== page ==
Krajowa Rada Radiofonii i Telewizji
Krajowa Rada Radiofonii i Telewizji
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Krajowa Rada Radiofonii i Telewizji (officially known in English as the National Broadcasting Council[1] and also commonly referred to by its Polish acronym KRRiT) is the Polish broadcasting regulator, which issues radio and television broadcast licenses, ensures compliance with the law by public broadcasters, and indirectly controls state-owned media. It is roughly equivalent to the Federal Communications Commission in the United States.

KRRiT is an independent agency, with powers specified directly in the Polish Constitution, and members elected by the President and each of the chambers of the Parliament for 6-year terms. It was created in 1992 to manage the public media, previously tightly controlled by the state, and regulate private broadcasting, which was then emerging.

The direct constitutional empowerment, election of members for very long terms by various branches of the government, and requirement that the KRRiT members can't belong to a political party, give it very strong position, compared to similar agencies in other countries. It was considered crucial that the media be freed from political pressures.

While theoretically apolitical, members of the council were de facto appointed by the political parties, in rough proportion to their power. For a few years, because of the fragmentation of the Parliament, and ongoing conflict between the parliament and the president Lech Wałęsa, the council was in relative political balance, and so the public media weren't controlled by any particular party, while the private media were more concerned by economical expansion than politics.

However, after the victory of the post-communist Democratic Left Alliance (SLD) in the 1993 parliamentary elections, and of their candidate Aleksander Kwaśniewski in the 1995 presidential elections, the council soon became dominated by people connected to the left. Even the right-wing 1997-2001 Parliament couldn't reverse that, because of the long terms of KRRiT members and the presence of the members appointed by the President. Having won the next elections in 2001, the post-communists were able to retain control of the public media for the second part of the 1990s and the early 2000s.

The post-communist head of the public Polish Television, Robert Kwiatkowski, was widely accused of using it as a propaganda machine for the Democratic Left Alliance. Some of the early accusations include highly disproportional coverage of SLD in 1997-2001, when SLD leader Leszek Miller was given more airtime than all members of the government combined (according to some calculations), airing a documentary claiming Lech Kaczyński's involvement in the FOZZ scandal just before the elections (later found to be baseless), and a general bias in coverage of political news. KRRiT was also in constant conflict with private broadcasters, for example forbidding RMF FM to air local news.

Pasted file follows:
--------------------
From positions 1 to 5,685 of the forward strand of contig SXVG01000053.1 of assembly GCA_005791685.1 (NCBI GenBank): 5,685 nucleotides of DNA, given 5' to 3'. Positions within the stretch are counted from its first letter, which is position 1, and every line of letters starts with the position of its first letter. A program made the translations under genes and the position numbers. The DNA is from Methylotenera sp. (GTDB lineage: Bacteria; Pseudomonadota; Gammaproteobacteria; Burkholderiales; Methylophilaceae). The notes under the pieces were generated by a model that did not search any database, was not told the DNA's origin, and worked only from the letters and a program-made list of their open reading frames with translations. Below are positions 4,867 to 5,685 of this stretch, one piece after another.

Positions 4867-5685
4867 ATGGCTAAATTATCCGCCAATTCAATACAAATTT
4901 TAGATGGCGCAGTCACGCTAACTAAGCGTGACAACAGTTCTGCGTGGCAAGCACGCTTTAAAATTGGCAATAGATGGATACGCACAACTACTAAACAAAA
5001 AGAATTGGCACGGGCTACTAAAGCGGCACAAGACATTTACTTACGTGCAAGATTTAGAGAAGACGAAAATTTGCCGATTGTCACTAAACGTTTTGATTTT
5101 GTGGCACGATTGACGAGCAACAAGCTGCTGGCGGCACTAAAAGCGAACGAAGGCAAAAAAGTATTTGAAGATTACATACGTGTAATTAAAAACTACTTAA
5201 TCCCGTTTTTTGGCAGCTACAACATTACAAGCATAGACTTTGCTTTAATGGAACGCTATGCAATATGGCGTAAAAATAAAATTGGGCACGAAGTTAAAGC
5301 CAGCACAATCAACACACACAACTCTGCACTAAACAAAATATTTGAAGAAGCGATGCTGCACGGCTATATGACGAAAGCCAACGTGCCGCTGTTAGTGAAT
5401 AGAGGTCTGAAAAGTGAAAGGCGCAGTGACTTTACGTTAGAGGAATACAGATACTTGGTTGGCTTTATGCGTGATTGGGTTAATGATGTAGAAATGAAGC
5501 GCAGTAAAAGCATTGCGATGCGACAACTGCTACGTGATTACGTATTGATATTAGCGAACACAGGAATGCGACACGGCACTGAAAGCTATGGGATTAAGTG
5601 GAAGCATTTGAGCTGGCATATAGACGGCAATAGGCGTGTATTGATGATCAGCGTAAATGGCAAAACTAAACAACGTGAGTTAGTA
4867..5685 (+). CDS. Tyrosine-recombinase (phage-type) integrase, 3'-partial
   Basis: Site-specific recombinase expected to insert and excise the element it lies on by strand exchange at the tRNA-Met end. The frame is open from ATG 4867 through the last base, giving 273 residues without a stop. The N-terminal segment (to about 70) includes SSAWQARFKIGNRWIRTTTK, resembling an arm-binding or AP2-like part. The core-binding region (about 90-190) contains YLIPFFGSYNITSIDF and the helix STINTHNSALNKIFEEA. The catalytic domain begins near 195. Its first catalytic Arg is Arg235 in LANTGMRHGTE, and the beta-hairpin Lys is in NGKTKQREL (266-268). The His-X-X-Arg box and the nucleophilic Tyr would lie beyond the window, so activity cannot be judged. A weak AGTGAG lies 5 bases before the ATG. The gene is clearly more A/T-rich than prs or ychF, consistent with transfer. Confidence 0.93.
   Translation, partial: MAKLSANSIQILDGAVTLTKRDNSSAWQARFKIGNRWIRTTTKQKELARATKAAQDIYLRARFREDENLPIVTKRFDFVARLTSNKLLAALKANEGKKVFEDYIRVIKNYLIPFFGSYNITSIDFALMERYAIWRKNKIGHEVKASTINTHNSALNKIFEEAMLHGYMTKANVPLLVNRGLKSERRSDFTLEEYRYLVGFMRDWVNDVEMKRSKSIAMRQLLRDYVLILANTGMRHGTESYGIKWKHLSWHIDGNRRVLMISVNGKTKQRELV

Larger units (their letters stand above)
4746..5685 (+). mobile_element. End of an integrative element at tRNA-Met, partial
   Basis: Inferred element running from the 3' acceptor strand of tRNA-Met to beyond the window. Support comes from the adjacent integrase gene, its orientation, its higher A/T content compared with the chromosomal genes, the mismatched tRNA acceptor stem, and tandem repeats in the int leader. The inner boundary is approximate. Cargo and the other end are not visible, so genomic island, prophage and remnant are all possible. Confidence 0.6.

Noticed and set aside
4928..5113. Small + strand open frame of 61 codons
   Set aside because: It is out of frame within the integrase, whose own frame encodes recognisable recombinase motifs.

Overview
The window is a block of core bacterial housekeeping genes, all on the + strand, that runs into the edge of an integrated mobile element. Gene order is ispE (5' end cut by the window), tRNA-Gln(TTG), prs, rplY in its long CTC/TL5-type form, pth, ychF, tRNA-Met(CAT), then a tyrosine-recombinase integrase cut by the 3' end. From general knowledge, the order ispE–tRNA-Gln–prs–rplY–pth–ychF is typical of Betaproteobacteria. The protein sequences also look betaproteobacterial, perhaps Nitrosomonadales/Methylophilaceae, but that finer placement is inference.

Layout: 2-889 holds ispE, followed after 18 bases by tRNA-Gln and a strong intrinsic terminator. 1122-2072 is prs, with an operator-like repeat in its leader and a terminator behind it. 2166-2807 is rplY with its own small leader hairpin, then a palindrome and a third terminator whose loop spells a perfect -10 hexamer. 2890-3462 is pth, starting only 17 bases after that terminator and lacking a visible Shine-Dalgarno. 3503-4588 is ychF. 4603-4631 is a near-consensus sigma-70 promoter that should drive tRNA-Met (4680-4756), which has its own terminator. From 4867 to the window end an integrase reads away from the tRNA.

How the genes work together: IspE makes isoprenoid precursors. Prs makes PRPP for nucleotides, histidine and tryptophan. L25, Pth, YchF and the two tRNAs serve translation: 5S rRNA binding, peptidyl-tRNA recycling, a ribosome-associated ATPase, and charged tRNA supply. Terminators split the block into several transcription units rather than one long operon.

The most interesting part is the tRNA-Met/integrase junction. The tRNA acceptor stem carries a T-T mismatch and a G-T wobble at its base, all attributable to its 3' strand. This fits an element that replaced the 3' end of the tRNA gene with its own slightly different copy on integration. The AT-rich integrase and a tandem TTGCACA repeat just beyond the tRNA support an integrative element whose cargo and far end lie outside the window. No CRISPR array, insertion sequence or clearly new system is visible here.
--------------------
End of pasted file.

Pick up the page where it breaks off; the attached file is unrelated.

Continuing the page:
The big problems however started only after the 2001 elections, when some members of the KRRiT were named in a conspiracy to gain control over the private media (the newspaper Gazeta Wyborcza and the TV station Polsat) by falsifying the laws (in the strand of the Lew Rywin scandal referred to as "or newspapers" (lub czasopisma, in honor of wording of the media law that was illegally switched after approval by the government), and using their broadcast licensing power to exert political and economical pressure over local private broadcasters. These events, and other corruption scandals revealed soon afterward, shattered the Polish political class. These events were all tied into a complex scandal referred to as the Rywin Affair.

In 2004 Robert Kwiatkowski was replaced by a compromise candidate, Jan Dworak, as the head of Polish Television.

Many parties taking part in 2005 elections proposed abandonment of the KRRiT.

The official website of the National Broadcasting Council is

Relevant sections of the Polish Constitution

National Broadcasting Council

Article 213

  1. The National Broadcasting Council shall safeguard the freedom of speech, the right to information, and the public interest in radio and television broadcasting.
  2. The National Broadcasting Council may issue regulations or, in individual cases, adopt resolutions.

Article 214

  1. The members of the National Broadcasting Council shall be appointed by the Sejm, the Senate and the President of the Republic.
  2. A member of the National Broadcasting Council shall not belong to a political party or trade union, or perform public activities incompatible with the dignity of the office.

Article 215

The rules and manner of operation of the National Broadcasting Council, its organization, and specific rules for appointment of its members shall be determined by statute.


  1. ^ "Strona główna - Krajowa Rada Radiofonii i Telewizji - Portal".